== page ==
- The per 100g section is important when you compare similar foods. For example, if you look at cream cheese, different brands have differnt fat content. You’d need to look at the ‘per 100g’ section to compare the fat.
- The per serving section is only important if you will simply eat/drink a portion. For example, whilst most butter is high in fat, particularly saturated, you’re not exactly going to eat 100g of fat with your toast! Unless of course you eat an entire loaf of bread!
- GDA/RDA – (Guideline Daily Amounts/Recommended Daily Allowances) Most average guidlines are based on the womens GDA but some will have the mens GDA on the pack as well.
Energy and Nutrition:
- kJ – Scientific Measurement of energy (Not very useful unless your stranded on a deserted island)
- Kcal – Refers to the calories.
The GDA for women is 2000 calories. For men it is 2500 calories.Whilst all foods have calories, some have negative calories that can help reduce your weight and increase your metabolism.You can learn more about Negative Calorie Foods here, on the Fat Burning Foods page.
- Protein – Many protein foods are classed as a fat burners and they can also improve your insulin sensitivity. The RDA for women is 45g and for men, 55g.You can learn more about fat burning protein foods here, on the Fat Burning Foods page.
- Carbohydrates – Almost every food/drink has this in it. Carbs are either starchy or sugary. This is what the GI/GL values are based on and is the best way to manage your diet.
- Of which sugars – Refers to the ‘simple’ sugar content. Generally, more than 10g is high. Less thatn 2g is low.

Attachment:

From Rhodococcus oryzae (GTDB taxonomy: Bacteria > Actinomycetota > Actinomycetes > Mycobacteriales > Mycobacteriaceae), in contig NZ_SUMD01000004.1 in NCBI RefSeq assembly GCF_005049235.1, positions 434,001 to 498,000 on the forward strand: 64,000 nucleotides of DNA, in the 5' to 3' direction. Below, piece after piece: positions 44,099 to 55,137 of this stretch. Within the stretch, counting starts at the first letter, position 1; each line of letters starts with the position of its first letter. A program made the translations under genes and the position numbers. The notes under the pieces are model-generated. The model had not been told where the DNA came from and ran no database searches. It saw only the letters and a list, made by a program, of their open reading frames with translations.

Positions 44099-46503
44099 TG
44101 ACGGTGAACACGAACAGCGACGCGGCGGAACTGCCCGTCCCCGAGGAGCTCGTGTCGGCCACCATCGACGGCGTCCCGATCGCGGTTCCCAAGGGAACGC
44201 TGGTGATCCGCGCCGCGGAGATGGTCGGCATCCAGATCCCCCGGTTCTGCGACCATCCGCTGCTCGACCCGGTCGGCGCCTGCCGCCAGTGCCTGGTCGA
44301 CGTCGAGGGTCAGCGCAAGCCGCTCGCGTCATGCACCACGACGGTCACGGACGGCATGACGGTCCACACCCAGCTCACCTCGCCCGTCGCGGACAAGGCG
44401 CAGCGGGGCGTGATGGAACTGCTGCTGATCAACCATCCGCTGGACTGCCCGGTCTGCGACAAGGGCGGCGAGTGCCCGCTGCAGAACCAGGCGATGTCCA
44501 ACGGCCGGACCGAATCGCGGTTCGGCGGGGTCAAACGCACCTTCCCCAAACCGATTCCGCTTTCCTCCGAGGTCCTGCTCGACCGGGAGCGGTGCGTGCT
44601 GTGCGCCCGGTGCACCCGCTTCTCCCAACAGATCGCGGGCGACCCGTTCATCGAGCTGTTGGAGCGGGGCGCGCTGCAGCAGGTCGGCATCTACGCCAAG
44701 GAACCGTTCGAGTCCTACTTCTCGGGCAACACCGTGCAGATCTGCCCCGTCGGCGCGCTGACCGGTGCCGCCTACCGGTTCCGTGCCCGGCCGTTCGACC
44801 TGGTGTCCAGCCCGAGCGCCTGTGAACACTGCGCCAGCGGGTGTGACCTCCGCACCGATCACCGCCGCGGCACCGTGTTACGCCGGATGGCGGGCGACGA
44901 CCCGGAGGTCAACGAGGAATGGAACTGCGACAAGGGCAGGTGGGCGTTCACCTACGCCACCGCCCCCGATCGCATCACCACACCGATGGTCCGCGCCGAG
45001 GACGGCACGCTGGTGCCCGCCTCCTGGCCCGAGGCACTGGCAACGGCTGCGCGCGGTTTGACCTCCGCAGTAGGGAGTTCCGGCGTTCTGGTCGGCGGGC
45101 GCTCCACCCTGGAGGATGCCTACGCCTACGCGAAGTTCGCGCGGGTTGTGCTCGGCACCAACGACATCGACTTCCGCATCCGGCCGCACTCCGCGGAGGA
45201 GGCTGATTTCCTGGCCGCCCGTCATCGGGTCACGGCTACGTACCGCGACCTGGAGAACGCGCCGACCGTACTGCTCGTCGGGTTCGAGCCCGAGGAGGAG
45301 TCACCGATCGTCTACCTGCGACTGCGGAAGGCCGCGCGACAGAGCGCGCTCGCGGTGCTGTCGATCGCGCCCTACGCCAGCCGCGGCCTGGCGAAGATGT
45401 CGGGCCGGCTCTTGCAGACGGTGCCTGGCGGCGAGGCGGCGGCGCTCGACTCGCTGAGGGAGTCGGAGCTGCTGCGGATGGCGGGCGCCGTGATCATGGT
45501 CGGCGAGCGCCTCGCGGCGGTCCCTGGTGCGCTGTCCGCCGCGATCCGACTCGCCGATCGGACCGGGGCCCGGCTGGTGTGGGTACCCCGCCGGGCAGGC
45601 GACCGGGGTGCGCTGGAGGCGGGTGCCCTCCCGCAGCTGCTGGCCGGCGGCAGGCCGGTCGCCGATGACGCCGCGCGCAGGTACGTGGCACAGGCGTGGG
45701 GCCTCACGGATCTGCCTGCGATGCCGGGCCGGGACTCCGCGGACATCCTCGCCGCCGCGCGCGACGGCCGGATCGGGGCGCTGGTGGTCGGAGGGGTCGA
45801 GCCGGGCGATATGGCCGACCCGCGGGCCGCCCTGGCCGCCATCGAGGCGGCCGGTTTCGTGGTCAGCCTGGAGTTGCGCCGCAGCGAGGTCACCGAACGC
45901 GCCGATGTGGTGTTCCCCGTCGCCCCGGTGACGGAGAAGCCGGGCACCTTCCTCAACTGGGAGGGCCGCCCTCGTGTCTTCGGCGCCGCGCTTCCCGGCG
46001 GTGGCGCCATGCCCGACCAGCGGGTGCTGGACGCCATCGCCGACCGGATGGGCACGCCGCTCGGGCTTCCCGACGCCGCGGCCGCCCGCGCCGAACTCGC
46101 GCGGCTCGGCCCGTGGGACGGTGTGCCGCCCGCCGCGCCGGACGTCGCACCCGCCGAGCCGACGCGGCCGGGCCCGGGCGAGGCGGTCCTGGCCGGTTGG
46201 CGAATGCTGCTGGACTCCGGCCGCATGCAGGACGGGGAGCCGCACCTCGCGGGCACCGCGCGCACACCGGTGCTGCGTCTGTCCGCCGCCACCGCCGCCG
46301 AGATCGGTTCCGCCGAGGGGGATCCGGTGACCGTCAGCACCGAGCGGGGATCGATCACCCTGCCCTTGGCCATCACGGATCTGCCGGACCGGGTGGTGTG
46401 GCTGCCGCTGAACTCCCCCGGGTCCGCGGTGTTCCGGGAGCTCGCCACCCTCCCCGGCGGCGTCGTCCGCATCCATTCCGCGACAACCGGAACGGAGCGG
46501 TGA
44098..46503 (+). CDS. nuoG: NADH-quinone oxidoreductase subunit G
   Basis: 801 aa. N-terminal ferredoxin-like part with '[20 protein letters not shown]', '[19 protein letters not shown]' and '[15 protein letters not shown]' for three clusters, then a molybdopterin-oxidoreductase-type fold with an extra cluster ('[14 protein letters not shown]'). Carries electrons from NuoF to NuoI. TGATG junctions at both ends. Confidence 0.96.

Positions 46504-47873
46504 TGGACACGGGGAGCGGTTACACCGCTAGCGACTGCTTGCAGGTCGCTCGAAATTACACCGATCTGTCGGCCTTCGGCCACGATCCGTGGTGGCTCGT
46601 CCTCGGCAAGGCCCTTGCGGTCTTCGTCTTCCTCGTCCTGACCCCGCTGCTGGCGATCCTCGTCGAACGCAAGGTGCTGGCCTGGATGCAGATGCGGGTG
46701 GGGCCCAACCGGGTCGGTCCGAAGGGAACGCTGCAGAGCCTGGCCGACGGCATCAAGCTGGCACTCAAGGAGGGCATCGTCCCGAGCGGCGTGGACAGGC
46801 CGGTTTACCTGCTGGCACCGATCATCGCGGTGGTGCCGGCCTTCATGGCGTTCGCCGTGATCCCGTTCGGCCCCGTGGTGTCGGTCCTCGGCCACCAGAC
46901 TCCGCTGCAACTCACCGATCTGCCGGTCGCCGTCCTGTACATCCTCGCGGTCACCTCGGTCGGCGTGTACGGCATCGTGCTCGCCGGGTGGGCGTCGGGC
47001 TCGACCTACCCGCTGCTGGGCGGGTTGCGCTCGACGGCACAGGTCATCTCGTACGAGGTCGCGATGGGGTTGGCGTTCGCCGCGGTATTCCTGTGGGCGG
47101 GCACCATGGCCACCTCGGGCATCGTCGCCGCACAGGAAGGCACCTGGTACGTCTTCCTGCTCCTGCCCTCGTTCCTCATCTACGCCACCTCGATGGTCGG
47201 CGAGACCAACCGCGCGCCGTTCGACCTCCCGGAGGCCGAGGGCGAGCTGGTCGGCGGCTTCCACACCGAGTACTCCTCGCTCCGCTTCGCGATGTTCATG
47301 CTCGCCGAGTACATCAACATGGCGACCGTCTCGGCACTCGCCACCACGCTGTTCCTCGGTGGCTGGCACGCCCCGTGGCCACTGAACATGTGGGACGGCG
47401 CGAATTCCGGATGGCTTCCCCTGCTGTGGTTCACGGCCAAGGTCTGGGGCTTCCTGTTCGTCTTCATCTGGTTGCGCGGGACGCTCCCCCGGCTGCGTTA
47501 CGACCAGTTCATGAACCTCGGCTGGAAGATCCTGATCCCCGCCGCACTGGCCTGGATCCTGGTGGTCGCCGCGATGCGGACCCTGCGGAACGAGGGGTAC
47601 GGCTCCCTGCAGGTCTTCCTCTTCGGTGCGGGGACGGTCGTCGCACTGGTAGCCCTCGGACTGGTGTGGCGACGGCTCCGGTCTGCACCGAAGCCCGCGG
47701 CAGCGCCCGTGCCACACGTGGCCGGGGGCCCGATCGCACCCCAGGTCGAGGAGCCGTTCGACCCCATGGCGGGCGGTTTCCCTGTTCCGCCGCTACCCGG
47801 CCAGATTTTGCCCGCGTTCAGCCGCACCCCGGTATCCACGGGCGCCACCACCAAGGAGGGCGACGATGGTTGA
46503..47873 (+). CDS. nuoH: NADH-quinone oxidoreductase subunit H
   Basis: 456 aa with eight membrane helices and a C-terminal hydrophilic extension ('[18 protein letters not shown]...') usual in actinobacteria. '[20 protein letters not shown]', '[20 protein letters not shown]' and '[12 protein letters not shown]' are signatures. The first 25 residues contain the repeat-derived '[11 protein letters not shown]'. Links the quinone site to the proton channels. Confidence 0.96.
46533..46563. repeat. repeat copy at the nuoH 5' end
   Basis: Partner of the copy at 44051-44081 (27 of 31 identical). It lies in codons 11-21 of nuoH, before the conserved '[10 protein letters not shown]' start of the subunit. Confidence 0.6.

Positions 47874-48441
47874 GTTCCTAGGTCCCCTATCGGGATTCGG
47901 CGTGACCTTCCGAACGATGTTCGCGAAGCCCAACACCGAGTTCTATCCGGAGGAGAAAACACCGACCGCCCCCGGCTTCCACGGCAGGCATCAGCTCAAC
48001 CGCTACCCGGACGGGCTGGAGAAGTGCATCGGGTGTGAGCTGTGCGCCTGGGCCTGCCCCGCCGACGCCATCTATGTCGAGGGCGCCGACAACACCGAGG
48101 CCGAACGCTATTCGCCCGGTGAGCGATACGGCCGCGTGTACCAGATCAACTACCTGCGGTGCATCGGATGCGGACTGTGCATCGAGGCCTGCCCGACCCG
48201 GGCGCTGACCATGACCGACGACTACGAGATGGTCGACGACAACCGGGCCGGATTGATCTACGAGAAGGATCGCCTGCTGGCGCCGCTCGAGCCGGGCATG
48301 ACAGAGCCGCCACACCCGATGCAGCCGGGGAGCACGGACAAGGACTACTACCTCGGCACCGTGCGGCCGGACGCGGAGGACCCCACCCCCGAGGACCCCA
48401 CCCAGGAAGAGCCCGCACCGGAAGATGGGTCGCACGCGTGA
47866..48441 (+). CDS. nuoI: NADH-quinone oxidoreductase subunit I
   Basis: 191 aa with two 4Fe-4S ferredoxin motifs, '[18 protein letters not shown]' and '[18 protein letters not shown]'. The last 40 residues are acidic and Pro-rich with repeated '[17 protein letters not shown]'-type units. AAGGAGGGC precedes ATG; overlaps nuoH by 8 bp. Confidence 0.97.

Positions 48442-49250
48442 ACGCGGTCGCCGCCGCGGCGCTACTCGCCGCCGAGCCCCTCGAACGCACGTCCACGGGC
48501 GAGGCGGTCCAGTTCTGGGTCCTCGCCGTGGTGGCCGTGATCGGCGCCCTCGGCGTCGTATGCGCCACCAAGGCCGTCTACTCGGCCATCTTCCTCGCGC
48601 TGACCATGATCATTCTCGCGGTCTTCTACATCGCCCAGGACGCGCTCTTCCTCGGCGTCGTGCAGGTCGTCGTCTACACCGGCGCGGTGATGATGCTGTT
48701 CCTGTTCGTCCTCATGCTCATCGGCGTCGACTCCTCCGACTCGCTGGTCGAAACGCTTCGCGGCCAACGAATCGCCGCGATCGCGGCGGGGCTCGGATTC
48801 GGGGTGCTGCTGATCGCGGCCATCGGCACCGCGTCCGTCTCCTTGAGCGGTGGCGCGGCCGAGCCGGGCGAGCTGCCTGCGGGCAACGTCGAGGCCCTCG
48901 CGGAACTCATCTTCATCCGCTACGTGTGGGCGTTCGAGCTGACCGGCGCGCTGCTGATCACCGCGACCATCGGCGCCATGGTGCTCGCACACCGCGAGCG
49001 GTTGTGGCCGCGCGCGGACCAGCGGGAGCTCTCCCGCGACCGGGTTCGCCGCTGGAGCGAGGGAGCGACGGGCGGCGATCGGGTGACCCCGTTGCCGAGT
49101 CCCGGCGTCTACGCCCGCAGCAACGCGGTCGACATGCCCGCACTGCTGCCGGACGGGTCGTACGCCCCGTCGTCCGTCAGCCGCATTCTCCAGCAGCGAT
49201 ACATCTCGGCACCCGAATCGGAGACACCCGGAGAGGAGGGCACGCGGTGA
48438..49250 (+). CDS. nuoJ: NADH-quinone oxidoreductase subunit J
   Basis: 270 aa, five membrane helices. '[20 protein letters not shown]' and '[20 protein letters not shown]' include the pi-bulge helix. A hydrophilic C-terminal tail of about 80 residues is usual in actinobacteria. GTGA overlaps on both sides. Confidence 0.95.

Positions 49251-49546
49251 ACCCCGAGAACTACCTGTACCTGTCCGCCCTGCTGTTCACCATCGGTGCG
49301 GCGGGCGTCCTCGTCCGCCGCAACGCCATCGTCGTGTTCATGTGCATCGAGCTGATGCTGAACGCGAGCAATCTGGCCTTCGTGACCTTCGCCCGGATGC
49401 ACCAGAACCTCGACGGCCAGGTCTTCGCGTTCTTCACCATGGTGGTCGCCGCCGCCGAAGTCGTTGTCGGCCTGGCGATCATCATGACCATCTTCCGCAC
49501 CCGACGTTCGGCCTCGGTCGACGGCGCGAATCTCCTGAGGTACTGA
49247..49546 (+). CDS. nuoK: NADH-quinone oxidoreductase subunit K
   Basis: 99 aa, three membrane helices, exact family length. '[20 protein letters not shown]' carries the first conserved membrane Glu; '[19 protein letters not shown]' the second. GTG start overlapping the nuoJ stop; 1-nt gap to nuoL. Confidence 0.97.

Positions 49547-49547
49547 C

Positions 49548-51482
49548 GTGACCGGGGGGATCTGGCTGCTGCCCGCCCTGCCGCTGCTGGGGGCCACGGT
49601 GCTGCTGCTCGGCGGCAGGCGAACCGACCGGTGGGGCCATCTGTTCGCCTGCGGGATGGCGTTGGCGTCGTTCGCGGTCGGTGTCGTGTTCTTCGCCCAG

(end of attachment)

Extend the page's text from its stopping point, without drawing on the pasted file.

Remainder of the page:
The exceptions to high/low amounts are foods with natural sugars. Like, fruit, veg, beans and pulses.
- Fat – Whilst there are 4 fatty acids, generally you’ll only see one, the of which saturates row.
More than 20g is a lot. Less than 3g is low.
- Fiber – Important fo a healthy bowel and better blood sugar control.
- Sodium – Refers to the salt content. More than 0.5g is a lot. Less than 0.1g is little. Sodium is an essential mineral for water balance.
- Trace – When there is less than 0.05g of anything it is listed as trace.
How can I read the food label if I eat out?
You probably can’t, so you’ll need to become more familiar with what you eat.
How do I do that?
Now, that you’re familiar with the food groups, it should be very easy to understand the typical calories found in each food group.
Understanding this is key if you want counting calories to become second nature.
I have created a 15 page ebook on the typical calories in food in a more user friendly PDF format. You can get your hands on a copy on the Calories in Foodpage here.
Below are the GDA’s for Men, Women and Children based on a caloric intake of 2500, 2000 and 1800 Kcal respectively.
Please note that only the one on the left is courtesy of The European Food Information Council (EUFIC) at www.eufic.org.
Since Men and childrens GDA values are hard to find I have created a table based on food labels used in the UK. These may vary slightly to other countries GDA values.
You can learn the EU values of other nutients below: